KC’s BBQ in Berkeley. Photo: Tracey Taylor
KC’s BBQ in Berkeley. Photo: Tracey Taylor

The city of Berkeley has agreed to pay for a professional mediator to resolve a dispute between KC’s BBQ in Berkeley and a group of neighbors who have complained about odor and smoke coming from the restaurant’s outdoor smoker. The mediation is scheduled for July 9.

Last December, six months after it re-opened at 1235 San Pablo Ave. after a fire closed its original location, KC’s BBQ was given a notice of violation from the city to cease and desist using its smoker. The restaurant appealed, saying it has been operating lawfully and under the guidelines of its permit, and has continued to use the smoker.

Following the appeal, Berkeley spokesman Matthai Chakko said the city and KC’s owner Kristen Davis “agreed to a process in which KC’s BBQ would take additional measures to mitigate smoke and odor from the outdoor smoker, and then the City would monitor results for a 30-day monitoring period.” Monitoring was conducted Feb. 13 to March 15. During and after this time, Berkeley planning department staff continued to receive complaints from neighbors. Although Davis added a new filter (a Phresh Inline Carbon Filter installed above the smoker’s FEC Rotisserie Flue) she hoped would mitigate the issue, according to Chakko, staff who visited the site “still saw smoke coming off the smoker.”

In March, Chakko told Nosh the city was planning to meet with KC’s BBQ on April 3 to review the measures Davis installed to lessen the smoke and odor, and from there, “make a determination on next steps regarding the Notice of Violation.”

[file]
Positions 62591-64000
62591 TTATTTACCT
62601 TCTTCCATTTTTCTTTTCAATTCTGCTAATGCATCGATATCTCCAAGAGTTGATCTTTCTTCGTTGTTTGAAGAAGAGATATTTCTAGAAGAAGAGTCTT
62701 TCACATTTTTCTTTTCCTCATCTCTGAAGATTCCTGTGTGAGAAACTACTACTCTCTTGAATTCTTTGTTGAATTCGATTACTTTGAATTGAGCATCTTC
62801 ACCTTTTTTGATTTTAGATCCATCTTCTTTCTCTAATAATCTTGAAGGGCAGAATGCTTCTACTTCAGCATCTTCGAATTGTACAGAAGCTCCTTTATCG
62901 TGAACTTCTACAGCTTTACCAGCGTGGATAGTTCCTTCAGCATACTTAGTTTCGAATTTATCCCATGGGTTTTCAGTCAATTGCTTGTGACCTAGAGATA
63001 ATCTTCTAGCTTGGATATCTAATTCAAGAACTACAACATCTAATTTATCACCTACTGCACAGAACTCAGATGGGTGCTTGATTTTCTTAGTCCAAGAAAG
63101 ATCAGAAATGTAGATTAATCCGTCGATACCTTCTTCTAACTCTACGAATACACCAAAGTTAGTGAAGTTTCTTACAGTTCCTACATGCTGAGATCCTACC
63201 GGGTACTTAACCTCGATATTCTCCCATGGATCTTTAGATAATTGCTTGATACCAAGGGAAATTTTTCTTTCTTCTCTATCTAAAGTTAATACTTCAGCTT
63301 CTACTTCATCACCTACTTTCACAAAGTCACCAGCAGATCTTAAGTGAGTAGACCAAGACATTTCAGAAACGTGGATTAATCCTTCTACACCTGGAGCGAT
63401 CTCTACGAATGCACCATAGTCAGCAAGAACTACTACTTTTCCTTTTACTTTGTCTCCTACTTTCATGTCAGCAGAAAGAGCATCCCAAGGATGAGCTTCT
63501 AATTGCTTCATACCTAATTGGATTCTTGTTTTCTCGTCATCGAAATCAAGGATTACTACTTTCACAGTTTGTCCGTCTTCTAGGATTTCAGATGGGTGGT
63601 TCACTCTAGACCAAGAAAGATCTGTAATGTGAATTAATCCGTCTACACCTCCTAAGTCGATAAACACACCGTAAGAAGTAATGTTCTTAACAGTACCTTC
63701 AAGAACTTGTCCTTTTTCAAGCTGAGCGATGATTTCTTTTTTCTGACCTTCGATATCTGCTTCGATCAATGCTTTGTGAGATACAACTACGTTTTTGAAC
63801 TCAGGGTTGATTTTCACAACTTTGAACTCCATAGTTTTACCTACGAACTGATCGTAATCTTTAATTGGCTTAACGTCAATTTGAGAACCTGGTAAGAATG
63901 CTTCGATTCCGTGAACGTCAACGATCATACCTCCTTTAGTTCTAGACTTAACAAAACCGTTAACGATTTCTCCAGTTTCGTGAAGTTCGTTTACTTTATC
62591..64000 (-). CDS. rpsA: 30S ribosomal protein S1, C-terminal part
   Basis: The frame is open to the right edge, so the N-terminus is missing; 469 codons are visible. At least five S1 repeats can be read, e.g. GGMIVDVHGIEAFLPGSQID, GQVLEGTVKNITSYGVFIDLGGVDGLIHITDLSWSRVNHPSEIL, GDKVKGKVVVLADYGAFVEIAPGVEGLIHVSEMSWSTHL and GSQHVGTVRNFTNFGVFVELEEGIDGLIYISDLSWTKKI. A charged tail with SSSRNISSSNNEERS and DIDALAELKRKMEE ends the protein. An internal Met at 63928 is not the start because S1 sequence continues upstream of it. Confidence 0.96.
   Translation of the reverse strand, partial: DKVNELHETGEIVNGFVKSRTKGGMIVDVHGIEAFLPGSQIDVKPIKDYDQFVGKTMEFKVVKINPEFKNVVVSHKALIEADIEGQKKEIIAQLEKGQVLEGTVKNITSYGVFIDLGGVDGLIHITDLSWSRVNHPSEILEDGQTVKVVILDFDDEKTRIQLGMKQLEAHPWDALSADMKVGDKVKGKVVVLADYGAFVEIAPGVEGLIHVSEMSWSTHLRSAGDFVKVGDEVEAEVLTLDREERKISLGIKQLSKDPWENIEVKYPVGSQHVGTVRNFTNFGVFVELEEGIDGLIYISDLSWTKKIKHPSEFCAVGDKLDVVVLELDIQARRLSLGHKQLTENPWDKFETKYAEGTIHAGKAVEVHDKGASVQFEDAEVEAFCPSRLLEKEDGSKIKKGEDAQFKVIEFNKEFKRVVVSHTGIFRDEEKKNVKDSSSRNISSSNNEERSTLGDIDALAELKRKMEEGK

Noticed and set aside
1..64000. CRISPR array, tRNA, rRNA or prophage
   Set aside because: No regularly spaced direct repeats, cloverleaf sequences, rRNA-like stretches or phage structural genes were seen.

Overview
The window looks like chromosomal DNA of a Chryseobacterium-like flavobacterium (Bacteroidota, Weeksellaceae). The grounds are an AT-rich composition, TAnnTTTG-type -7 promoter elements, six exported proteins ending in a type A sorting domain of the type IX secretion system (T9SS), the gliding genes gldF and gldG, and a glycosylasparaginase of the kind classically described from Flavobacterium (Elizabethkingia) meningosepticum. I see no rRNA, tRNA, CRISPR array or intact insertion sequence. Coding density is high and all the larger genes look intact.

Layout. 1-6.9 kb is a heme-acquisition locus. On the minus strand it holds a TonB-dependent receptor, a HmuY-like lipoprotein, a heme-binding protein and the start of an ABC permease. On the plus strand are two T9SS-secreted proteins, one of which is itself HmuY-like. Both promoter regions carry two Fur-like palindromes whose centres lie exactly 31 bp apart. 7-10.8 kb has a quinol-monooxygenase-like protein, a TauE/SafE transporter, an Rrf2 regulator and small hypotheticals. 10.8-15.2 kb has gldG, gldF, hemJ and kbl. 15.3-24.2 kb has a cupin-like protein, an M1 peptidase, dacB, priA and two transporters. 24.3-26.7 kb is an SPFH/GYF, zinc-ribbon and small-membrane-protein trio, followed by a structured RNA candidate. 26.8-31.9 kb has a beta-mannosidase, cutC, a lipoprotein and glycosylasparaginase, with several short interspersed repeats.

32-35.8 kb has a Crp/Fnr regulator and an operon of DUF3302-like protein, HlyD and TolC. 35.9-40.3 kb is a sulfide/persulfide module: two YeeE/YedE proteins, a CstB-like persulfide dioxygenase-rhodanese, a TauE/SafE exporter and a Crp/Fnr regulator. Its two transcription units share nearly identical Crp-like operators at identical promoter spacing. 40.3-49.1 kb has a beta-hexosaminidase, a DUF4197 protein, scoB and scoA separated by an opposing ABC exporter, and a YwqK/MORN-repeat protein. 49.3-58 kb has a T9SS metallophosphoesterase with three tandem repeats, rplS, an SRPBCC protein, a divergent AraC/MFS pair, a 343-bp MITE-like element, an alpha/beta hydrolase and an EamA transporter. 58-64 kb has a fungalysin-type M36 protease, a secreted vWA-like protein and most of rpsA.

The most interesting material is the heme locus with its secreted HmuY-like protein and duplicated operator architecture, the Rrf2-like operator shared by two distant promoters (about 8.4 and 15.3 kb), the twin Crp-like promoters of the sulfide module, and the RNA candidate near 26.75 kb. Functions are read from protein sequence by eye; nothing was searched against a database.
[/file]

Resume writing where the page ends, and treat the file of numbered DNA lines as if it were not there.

Before this meeting, Davis was also canvassing the neighborhood, hoping to collect data to share with the city. She said she talked to neighbors in the area who either had no issues with, or could not smell, the smoke. But that same month, Nosh received an email from a neighbor who claimed the “smoke issue has only exacerbated,” and that another neighbor’s guests “had to leave because of burning eyes.”

In mid-April, the city was still reviewing evidence collected by Davis, as well as from neighbors and others “relevant to the impact of the smoker.” Chakko wrote in an email on April 15 to Nosh, “The City will be discussing the next steps with all parties.”

The next step, it turns out, will be to hire an outside mediator.

With mediation, the city “wanted to see if there was a solution to work for all parties,” Chakko told Berkeleyside last week, but added the caveat, “It wouldn’t waive the appeal, if the mediation didn’t work.”

Davis said she isn’t confident that mediation will lead to resolution, but she was “looking forward to having an opportunity to let the neighbors know what we have done to try to satisfy” them. Davis said she’s planning to put in an even bigger filter, but that she’s gone “above and beyond” what she can do while still operating the outdoor smoker. Moving the smoker indoors is not an option because “there’s no space in the kitchen. If we put the smoker in the kitchen, we wouldn’t even be able to fit in our kitchen,” she said. Still, Davis is open to finding an accord.

“I feel like we’re at the beginning now. Maybe we now will be able to move forward with the decision. The ultimate goal is to find a middle ground. What that middle ground looks like, I don’t know,” Davis said.

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Sarah Han was the editor of Nosh from 2017 to 2021. Previously, she worked as an editor at The Bold Italic, the San Francisco Chronicle and the San Francisco Bay Guardian. In 2020, Sarah won SPJ NorCal's...